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Ella Mower

Senior Content Writer
Published: 14/06/2023
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Their responses cite current accounts and fixed products as higher-rate alternatives.

Four high street providers, Nationwide, Santander, TSB and Virgin Money, all defended their savings rates in letters published last week. This follows correspondence from the Treasury Committee in May which criticised the banks and building societies for seemingly failing to pass increases to the Bank of England base rate on to savers.

Harriett Baldwin MP, Chair of the Treasury Committee, described the way in which base rate rises were passed on to easy access savings accounts as “unusually weak”, saying “it’s clearer than ever that the nation’s biggest banks need to up their game and encourage saving”.

Previously, Barclays, HSBC, Lloyds Banking Group and NatWest Group were also questioned over the same issue. According to the Committee, the big four currently offer rates between 0.70% and 1.35% while the base rate stands at a near 15-year high of 4.50%.

Fixed rate alternatives

In their responses, Nationwide, Virgin Money and TSB each referenced their fixed term savings products as higher-rate alternatives for those who don’t need instant access to their funds.

“The market tends to offer higher rates for fixed term deposits because of the certainty and stability they provide,” said Debbie Crosbie, CEO of Nationwide BS. Its letter singled out its newly launched Nationwide Fairer Share Bond which offers existing customers a rate of 4.75% AER.

Crosbie went on to say that the rates paid by easy access products will typically be lower in order “to reflect that these accounts provide the highest levels of access”.

Meanwhile, Virgin Money’s response pointed towards its catalogue of fixed-rate ISAs which offer highly competitive rates. At the time of writing, its 1-, 2- and 3-Year Fixed Rate Cash E-ISAs each hold a top 10 position within our charts.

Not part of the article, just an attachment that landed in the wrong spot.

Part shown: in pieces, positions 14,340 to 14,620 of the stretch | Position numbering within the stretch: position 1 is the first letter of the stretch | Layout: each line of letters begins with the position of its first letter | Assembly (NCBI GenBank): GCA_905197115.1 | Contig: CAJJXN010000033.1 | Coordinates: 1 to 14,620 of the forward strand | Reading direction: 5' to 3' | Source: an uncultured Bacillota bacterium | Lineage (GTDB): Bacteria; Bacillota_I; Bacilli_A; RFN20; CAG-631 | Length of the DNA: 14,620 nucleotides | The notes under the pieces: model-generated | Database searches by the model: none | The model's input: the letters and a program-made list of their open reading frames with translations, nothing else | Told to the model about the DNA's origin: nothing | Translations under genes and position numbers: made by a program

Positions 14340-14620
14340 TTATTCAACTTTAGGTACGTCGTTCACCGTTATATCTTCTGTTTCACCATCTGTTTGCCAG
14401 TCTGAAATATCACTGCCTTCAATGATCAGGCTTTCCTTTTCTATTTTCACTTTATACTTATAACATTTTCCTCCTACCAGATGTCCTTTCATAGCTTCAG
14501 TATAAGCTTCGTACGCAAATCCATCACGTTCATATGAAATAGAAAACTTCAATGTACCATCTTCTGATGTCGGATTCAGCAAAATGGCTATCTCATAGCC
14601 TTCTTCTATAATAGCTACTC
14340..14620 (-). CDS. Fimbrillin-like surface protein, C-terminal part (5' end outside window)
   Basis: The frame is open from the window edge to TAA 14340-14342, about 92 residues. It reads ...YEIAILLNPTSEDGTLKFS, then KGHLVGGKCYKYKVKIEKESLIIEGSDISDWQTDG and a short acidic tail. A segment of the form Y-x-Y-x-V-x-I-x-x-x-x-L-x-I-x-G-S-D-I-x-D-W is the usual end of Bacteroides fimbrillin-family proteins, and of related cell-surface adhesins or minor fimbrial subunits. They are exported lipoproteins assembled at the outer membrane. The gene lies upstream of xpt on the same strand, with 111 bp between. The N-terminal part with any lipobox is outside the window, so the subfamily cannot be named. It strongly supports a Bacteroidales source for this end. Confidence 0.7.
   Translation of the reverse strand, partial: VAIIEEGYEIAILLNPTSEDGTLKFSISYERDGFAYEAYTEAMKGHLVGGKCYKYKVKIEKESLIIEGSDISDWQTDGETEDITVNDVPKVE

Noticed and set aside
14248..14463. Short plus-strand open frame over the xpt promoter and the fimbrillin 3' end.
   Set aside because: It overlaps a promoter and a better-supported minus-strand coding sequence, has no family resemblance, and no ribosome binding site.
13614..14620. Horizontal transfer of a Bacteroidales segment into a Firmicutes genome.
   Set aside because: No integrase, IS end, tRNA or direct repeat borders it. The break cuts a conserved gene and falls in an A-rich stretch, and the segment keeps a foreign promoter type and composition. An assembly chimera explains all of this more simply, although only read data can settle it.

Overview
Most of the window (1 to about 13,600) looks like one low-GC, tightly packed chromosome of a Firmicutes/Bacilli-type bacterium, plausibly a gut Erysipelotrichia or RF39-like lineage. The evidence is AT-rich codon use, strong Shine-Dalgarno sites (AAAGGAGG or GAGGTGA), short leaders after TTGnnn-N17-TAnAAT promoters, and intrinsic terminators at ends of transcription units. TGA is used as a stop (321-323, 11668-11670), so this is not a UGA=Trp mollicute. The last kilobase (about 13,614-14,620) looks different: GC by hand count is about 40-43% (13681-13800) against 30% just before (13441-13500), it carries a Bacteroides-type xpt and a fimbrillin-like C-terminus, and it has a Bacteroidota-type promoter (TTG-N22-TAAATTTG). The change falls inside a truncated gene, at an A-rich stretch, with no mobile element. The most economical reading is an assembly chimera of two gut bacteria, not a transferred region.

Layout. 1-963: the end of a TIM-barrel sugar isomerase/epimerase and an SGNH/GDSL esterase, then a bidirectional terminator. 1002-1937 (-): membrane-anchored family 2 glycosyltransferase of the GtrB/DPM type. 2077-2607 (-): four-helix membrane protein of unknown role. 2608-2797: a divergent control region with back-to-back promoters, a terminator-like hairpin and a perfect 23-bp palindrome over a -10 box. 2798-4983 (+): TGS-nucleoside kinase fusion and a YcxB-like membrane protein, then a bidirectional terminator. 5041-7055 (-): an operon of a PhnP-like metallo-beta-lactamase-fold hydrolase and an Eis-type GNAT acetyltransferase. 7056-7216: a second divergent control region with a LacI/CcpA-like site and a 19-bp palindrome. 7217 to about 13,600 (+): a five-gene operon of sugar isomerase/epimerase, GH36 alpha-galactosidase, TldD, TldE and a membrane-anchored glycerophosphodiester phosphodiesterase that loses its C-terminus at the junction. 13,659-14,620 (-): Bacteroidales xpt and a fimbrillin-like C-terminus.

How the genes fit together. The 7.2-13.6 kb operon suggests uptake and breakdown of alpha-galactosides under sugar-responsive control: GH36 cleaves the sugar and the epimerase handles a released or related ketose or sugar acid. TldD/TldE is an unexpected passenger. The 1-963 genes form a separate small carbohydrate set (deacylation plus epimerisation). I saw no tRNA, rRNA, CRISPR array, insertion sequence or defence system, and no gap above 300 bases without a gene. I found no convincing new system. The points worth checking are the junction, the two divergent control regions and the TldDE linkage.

However, if it’s likely you’ll need instant access to your cash, this may not offer you much reassurance. Fixed rate bonds typically don’t allow you to make withdrawals, while fixed-rate ISAs tend to impose a loss of interest penalty to gain early access to your funds.

Saving with a current account

As another option, TSB, Nationwide and Santander all mentioned current accounts which can act as an alternative to a traditional savings account.

The Spend & Save current account from TSB is used as an example in its response. This account comes with a ‘Savings Pot’ feature which allows you to set and save towards a particular goal. A maximum balance of £5,000 can be saved in up to five Savings Pots per account. These Savings Pots currently pay a rate of 2.52% AER for 12 months, allow for instant access and don’t impose any withdrawal penalties.

Commenting on the Spend & Save account, Robin Bulloch, Chief Executive of TSB Bank, remarked that they had “been designed to encourage regular savings”.

Similarly, Nationwide highlighted its FlexDirect current account which comes with a rate of 5.00% AER for the first 12 months. However, this rate only applies to balances up to £1,500. While this current account doesn’t impose a monthly maintenance fee, it does require you to deposit at least £1,000 into it each month.

A third provider, Santander, also promoted two of its current accounts as easy access alternatives. Its 123 current account currently pays 2.00% AER on balances up to £20,000. Another option, the Edge current account, grants customers exclusive access to a savings account paying 4.00% AER (which includes a 0.50% variable bonus for the first 12 months).

However, these current accounts cost a monthly maintenance fee of £4 and £3 respectively. Furthermore, they require you to deposit £500 each month as well as have two active direct debits.

Rewarding loyalty

In a statement, Baldwin said that the Treasury Committee were concerned about consumers paying a penalty for their loyalty.

Nationwide’s response assured that it rewards loyalty by giving existing customers access to exclusive savings accounts. Furthermore, it provided details on its intention to distribute some of its profit to its members as part of its inaugural Nationwide Fairer Share payment.

“This comprises a £340m payment to reward loyal customers, who will receive a £100 payment in their account,” said Crosbie. Eligible customers are expected to receive the payment between 13 June and 30 June.


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